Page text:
Internal Rotation Resistance Stress Test
What is Internal Rotation Resistance Stress Test?
Internal Rotation Resistance Stress Test is a supplement to a positive impingement test to differentiate an outlet impingement in the classical sense from a non-outlet (internal) impingement as a result of intra-articular pathology.
See Also: Neer Test
How do you perform Internal Rotation Resistance Test?
- The test is performed with the patient seated and the examiner standing behind the patient.
- The patient’s arm is positioned in 90 degrees of abduction in the coronal plane and approximately 80 degrees of external rotation with the elbow flexed.
- The patient is then asked to rotate the arm powerfully first internally and then externally against the examiner’s resistance.
What does a positive Internal Rotation Resistance Test mean?
- If the patient with a positive impingement test shows a clearly diminished strength of internal rotation in comparison to external rotation, then the test is considered positive, indicating a non-outlet impingement.
- If the patient shows weakness during external rotation, that indicates a classic outlet impingement instead.
Sensitivity & Specificity
A prospective study by Zaslav1 to assess the accurecy of Internal Rotation Resistance Stress Test in differentiating between outlet impingement in the classical sense and a non-outlet (internal) impingement, he found the Sensitivity & Specificity as following:
- Sensitivity: 88 %
- Specificity: 96 %
- A classic outlet impingement (primary impingement) is defined as a true constriction caused by sub-acromial spurs or hypertrophic acromioclavicular joint arthritis.
- A non-outlet impingement (secondary impingement) is a functional narrowing due to an increase in volume of the sub-acromial structures, usually inflammatory or post traumatic in origin.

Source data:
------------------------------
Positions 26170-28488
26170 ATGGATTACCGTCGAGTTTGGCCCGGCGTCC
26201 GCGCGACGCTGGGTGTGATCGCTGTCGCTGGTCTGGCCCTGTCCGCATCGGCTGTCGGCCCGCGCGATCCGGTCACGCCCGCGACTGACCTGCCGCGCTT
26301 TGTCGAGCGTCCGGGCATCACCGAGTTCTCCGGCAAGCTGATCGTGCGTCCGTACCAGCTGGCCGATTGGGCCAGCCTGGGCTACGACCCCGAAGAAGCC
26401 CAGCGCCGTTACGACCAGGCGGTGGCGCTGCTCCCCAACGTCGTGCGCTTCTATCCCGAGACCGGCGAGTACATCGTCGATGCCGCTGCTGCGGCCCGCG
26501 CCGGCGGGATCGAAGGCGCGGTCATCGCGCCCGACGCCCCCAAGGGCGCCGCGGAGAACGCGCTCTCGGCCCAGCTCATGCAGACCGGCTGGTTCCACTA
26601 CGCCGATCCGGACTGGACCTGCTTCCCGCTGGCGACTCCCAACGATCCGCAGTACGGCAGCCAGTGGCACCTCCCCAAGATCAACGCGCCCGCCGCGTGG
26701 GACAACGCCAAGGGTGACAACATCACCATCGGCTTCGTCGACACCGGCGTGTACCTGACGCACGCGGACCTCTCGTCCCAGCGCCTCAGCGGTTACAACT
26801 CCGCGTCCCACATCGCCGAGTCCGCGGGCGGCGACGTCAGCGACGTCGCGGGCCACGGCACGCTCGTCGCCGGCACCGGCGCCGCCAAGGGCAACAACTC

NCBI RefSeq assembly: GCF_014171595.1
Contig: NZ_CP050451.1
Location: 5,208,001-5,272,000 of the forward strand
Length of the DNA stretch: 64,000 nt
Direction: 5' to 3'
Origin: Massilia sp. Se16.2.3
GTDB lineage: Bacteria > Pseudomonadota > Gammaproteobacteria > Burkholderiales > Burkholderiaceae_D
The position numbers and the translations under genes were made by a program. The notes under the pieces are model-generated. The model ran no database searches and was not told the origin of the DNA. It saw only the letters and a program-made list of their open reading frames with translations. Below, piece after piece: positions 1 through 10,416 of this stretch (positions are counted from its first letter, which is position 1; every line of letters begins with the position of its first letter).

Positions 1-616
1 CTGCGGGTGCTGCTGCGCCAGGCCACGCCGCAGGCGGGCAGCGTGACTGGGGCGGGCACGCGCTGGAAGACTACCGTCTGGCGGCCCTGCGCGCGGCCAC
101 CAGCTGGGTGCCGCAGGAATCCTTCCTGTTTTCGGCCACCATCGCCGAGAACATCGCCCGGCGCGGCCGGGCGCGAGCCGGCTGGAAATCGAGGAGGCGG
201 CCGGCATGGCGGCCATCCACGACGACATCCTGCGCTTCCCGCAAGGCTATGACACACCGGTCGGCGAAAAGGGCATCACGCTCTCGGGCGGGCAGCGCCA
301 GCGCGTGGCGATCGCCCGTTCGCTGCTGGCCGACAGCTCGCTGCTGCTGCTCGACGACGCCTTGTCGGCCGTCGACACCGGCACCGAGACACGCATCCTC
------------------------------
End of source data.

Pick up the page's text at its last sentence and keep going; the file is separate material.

Non-outlet (Internal) Impingement
In Non-outlet (Internal) Impingement, internal contact of the rotator cuff occurs with the posterosuperior aspect of the glenoid when the arm is abducted, extended, and externally rotated as in the cocked position of the throwing motion.
It often occurs in throwers who have lost internal rotation of the shoulder. This loss causes the center of rotation of the humeral head to move upward so that the contact between the rotator cuff and the biceps tendon attachments increases.
Arthroscopic findings include partial rotator cuff tears, posterior and superior labral tears, and anterior shoulder laxity.
Early in the course of the condition, aggressive physical therapy with attention to regaining internal rotation and rotator cuff strengthening often is successful.
- K R Zaslav: Internal rotation resistance strength test: a new diagnostic test to differentiate intra-articular pathology from outlet (Neer) impingement syndrome in the shoulder. J Shoulder Elbow Surg. Jan-Feb 2001;10(1):23-7. doi: 10.1067/mse.2001.111960. PMID: 11182732
- Clinical Tests for the Musculoskeletal System, Third Edition book.
- Mark Dutton, Pt . Dutton’s Orthopaedic Examination, Evaluation, And Intervention, 3rd Edition Book.
- Millers Review of Orthopaedics, 7th Edition Book.
- Campbel’s Operative Orthopaedics 13th Edition Book.